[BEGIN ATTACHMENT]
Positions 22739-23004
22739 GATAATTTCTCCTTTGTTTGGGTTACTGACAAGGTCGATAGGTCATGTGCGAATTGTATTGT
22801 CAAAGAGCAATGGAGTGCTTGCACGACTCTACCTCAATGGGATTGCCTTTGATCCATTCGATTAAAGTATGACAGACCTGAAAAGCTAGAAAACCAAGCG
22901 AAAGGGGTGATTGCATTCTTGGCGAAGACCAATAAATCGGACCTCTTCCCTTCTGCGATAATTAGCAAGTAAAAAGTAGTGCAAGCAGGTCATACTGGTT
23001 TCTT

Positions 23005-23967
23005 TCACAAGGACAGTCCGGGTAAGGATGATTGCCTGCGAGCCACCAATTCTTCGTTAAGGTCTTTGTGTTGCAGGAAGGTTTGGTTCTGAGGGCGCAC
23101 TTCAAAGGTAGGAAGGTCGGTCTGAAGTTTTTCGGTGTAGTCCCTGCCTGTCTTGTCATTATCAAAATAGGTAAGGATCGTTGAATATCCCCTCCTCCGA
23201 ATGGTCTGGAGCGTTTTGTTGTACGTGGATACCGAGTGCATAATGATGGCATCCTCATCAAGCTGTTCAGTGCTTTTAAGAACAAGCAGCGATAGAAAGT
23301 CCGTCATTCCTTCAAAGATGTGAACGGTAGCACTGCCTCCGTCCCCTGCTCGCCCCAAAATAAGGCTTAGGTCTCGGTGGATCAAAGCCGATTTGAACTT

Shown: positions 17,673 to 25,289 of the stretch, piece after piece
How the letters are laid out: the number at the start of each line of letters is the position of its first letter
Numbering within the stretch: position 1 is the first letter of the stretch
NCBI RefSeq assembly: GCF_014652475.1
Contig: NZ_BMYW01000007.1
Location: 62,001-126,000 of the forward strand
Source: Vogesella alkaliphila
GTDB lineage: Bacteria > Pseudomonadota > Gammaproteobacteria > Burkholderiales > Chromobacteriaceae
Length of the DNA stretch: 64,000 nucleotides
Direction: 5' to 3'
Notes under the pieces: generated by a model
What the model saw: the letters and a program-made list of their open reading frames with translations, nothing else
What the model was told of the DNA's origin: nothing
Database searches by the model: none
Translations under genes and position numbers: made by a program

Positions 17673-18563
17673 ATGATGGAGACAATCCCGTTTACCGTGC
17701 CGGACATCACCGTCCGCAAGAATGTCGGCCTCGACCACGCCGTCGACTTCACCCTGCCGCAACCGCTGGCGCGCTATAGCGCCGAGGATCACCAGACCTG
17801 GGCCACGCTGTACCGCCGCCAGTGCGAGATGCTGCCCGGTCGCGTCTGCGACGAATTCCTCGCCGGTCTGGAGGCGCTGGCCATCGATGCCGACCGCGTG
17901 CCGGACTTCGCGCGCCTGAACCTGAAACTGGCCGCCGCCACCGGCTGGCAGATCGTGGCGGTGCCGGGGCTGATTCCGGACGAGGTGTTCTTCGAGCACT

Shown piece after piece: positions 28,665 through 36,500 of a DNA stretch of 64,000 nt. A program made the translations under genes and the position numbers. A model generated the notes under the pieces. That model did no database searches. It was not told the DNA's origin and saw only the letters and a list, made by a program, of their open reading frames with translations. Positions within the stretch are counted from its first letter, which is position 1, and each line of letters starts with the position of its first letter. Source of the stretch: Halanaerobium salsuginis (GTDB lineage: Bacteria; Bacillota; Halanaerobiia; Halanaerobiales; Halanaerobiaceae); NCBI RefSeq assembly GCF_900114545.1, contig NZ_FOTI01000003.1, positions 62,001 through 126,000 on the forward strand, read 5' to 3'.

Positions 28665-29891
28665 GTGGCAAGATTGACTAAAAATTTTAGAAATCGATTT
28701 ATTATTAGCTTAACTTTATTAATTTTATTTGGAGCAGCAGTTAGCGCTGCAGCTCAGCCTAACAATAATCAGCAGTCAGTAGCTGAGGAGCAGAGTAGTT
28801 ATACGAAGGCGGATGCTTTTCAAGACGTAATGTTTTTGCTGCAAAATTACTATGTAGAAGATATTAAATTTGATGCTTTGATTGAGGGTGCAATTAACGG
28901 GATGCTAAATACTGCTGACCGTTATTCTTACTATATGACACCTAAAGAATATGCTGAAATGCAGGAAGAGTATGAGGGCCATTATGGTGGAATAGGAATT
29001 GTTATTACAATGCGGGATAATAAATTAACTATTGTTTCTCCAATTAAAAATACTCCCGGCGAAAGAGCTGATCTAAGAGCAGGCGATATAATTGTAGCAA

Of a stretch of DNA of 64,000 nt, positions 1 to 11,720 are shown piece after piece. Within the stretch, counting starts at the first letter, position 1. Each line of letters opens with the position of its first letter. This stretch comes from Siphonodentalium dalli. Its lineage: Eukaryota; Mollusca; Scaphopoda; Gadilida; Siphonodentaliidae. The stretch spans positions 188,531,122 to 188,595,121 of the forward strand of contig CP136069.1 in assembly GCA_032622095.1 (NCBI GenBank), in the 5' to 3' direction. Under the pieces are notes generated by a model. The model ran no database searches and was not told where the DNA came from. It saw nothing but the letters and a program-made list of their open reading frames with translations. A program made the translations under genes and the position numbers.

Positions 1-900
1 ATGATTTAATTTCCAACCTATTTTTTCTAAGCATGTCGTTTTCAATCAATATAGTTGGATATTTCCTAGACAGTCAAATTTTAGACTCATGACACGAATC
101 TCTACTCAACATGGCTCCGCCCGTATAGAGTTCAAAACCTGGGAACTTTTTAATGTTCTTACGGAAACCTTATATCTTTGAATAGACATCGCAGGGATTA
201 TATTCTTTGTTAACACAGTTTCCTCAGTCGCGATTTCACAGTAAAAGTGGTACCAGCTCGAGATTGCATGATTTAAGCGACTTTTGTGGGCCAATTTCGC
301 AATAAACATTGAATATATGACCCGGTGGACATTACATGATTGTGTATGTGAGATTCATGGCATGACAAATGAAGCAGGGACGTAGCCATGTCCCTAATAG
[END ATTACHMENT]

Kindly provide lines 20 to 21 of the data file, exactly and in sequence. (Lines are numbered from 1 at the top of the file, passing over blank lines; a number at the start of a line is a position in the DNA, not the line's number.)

Direction: 5' to 3'
Notes under the pieces: generated by a model